Amazon Blinks, Blames Macmillan
If anyone doubted 2010 was going to be a tumultuous year, this final weekend of its first month has proven otherwise.
After Amazon startled the industry by suspending direct sales of all Macmillan books (print and Kindle editions) sometime Friday evening, in response to Macmillan’s proposing new terms of sales for ebooks, they have now announced they “will have to capitulate and accept Macmillan’s terms.”
Interestingly, Amazon made this announcement directly to their customers within their Kindle Community message board, in an announcement entitled Macmillan’s E-books:
Macmillan, one of the “big six” publishers, has clearly communicated to us that, regardless of our viewpoint, they are committed to switching to an agency model and charging $12.99 to $14.99 for e-book versions of bestsellers and most hardcover releases.
We have expressed our strong disagreement and the seriousness of our disagreement by temporarily ceasing the sale of all Macmillan titles. We want you to know that ultimately, however, we will have to capitulate and accept Macmillan’s terms because Macmillan has a monopoly over their own titles, and we will want to offer them to you even at prices we believe are needlessly high for e-books. Amazon customers will at that point decide for themselves whether they believe it’s reasonable to pay $14.99 for a bestselling e-book. We don’t believe that all of the major publishers will take the same route as Macmillan. And we know for sure that many independent presses and self-published authors will see this as an opportunity to provide attractively priced e-books as an alternative.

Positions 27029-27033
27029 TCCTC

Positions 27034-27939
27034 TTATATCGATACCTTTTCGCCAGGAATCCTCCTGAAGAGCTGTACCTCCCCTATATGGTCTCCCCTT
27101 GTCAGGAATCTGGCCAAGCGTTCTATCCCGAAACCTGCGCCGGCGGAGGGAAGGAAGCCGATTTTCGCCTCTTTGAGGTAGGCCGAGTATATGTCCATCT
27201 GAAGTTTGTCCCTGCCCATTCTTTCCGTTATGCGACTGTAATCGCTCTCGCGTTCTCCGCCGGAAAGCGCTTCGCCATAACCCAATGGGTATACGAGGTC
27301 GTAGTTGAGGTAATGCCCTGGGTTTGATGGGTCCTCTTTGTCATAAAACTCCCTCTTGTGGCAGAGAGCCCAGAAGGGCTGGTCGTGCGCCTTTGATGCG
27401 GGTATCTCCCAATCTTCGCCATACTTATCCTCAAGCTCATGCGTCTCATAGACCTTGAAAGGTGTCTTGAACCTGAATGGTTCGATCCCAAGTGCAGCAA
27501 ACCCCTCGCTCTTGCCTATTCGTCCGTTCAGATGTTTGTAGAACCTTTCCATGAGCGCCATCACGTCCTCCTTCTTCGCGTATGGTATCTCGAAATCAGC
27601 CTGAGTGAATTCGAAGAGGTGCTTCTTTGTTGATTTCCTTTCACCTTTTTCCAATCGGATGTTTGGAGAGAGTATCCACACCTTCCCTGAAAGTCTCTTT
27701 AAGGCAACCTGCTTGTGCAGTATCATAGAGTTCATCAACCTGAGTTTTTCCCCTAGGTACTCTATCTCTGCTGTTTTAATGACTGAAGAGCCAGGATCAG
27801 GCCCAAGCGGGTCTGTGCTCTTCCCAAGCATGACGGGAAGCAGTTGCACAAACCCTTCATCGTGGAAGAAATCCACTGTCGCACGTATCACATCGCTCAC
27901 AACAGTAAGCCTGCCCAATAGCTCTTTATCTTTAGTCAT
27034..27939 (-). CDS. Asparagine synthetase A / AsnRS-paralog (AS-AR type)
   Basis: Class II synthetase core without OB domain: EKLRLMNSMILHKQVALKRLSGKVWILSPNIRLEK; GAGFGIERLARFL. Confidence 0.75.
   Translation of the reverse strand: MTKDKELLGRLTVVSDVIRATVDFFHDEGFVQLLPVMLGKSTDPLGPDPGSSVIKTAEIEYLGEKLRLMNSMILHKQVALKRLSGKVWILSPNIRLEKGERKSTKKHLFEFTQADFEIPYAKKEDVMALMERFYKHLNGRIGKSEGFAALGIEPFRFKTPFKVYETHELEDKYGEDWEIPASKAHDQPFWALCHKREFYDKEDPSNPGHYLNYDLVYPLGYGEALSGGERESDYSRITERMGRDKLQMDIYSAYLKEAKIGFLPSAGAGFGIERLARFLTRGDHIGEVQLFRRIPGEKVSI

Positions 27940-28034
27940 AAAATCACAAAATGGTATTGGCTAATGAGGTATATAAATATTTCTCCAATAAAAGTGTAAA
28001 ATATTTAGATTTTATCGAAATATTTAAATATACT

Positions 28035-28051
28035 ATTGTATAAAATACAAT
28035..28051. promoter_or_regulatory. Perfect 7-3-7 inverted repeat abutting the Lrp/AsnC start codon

Kindle is a business for Amazon, and it is also a mission. We never expected it to be easy!
Thank you for being a customer.
The decision to make the announcement within their own forums and their point about Kindle being “a mission” (emphasis mine) should be noted as it highlights Amazon’s direct relationship with their customers, a relationship most publishers don’t enjoy, leaving them at the mercy of intermediaries like Amazon.
Welcome to the new world of publishing.
Everything you thought you knew about the business is going to be upended.